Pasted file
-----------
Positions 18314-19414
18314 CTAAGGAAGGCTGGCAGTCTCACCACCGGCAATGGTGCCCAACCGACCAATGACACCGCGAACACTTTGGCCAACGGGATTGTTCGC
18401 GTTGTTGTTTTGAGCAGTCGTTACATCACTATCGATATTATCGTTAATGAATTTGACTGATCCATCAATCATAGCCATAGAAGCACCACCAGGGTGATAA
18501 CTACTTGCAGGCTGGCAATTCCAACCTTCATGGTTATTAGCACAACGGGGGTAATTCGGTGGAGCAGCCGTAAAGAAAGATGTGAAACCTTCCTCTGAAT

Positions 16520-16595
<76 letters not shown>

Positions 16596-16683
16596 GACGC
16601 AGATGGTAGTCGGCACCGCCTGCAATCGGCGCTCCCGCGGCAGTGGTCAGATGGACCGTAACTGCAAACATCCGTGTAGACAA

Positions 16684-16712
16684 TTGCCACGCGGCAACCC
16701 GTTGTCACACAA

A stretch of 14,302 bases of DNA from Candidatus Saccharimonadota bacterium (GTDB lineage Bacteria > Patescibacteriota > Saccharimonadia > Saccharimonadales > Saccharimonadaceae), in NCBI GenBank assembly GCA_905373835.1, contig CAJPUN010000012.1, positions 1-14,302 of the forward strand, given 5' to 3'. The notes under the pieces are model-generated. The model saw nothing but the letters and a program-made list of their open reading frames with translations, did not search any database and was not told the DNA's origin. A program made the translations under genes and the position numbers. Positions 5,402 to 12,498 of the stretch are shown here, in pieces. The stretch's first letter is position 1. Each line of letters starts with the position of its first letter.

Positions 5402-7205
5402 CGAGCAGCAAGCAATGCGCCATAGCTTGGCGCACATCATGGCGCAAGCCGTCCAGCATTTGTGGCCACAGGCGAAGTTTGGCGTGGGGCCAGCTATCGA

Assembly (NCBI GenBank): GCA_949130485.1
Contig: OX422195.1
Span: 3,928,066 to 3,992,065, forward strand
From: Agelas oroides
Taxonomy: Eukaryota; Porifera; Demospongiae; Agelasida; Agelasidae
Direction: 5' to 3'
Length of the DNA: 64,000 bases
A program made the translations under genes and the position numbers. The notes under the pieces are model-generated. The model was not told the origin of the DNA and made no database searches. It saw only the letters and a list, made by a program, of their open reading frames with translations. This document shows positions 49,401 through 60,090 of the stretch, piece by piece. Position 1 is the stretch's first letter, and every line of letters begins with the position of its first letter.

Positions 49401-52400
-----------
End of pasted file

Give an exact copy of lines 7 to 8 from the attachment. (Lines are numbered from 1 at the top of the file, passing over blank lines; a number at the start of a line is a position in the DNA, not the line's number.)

Positions 16596-16683
16596 GACGC